During this time the patients were monitored and blood samples taken to test for insulin and other markers.

As the treatment took effect, the patients gradually, at different rates, reduced their need for external insulin.

14 of the 15 patients were insulin-independent over the 7 to 36 month follow up period. The average insulin free period was nearly 19 months.

One patient was still insulin-free at 35 months, another 4 for 21 months, 7 for 6 months and 2 with late response were insulin-free for 1 and 5 months respectively.

The treatment failed in the first patient, probably because their beta cell count was too low when they started the treatment. The remaining patients were more carefully selected after this.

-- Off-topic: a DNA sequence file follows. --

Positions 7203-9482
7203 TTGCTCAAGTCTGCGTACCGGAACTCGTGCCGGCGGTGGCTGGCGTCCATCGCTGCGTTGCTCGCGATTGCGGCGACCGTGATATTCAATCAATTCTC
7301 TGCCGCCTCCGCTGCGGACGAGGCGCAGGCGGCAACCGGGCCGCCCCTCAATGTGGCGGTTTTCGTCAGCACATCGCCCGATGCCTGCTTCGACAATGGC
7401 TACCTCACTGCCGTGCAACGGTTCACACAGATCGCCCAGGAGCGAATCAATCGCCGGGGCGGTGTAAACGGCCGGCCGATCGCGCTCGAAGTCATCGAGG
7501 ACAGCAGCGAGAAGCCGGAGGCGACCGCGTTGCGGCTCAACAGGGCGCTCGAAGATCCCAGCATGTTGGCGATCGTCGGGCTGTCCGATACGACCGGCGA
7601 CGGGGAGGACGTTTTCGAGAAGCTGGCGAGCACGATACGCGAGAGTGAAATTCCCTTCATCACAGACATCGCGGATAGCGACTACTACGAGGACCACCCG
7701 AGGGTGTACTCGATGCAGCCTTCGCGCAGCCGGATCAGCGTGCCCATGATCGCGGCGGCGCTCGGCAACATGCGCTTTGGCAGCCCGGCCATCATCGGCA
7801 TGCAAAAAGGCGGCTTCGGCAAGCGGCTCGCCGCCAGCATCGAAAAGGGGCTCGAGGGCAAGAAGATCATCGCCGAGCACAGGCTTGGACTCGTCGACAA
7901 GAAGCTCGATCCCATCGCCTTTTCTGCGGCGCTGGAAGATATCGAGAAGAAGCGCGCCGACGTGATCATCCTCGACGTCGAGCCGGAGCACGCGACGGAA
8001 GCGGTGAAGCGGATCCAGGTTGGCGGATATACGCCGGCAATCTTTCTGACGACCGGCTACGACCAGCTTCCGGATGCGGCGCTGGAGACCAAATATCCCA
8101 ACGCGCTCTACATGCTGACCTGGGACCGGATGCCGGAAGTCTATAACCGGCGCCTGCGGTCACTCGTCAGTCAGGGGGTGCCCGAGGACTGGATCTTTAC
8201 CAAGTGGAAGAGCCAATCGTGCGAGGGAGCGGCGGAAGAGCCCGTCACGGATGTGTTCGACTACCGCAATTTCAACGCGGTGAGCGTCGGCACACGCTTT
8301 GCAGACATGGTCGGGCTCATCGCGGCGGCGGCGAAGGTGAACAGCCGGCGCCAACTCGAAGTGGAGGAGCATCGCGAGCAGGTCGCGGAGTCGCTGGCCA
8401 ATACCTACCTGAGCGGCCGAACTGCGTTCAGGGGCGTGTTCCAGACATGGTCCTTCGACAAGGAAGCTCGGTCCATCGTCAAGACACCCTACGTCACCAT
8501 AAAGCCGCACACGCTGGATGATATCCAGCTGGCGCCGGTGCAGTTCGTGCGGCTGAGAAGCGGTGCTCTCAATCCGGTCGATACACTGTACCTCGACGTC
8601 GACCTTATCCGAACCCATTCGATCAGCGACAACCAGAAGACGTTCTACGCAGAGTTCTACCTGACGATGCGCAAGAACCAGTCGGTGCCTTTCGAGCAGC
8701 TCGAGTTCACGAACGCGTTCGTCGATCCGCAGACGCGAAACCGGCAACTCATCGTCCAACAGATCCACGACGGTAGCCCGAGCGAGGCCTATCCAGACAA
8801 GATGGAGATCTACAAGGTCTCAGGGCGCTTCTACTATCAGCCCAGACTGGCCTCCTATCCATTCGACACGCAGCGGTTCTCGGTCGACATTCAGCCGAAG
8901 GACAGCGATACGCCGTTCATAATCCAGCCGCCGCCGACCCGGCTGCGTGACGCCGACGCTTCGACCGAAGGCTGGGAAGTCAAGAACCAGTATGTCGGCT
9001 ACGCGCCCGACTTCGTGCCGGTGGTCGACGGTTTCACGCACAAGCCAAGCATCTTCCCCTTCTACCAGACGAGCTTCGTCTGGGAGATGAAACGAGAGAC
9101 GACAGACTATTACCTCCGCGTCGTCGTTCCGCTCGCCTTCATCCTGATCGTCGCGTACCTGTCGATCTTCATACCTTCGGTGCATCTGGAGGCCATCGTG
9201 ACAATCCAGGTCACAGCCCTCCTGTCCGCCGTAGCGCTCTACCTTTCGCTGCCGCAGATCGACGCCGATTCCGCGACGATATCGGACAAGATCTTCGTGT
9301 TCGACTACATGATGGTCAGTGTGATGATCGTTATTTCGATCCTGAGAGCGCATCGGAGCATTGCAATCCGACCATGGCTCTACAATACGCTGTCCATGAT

No patients died; one got pneumonia and two others developed late endocrine dysfunction (hypothyroidism or hypogonadism). It is not clear if this was as a result of the treatment.

At 6 months after AHST treatment, the level of C-peptide, a marker that shows the presence of the body’s own produced insulin, was significantly greater than the pre-treatment values, and did not change at 12 and 24 months.

The study concluded that:

“High-dose immunosuppression and AHST were performed with acceptable toxicity in a small number of patients with newly diagnosed type 1 DM. With AHST, beta cell function was increased in all but 1 patient and induced prolonged insulin independence in the majority of the patients”.

In an accompanying editorial, Jay Skyler who directs the Diabetes Research Institute at the University of Miami in Florida, USA, said that while these results are promising, they should be treated with some caution.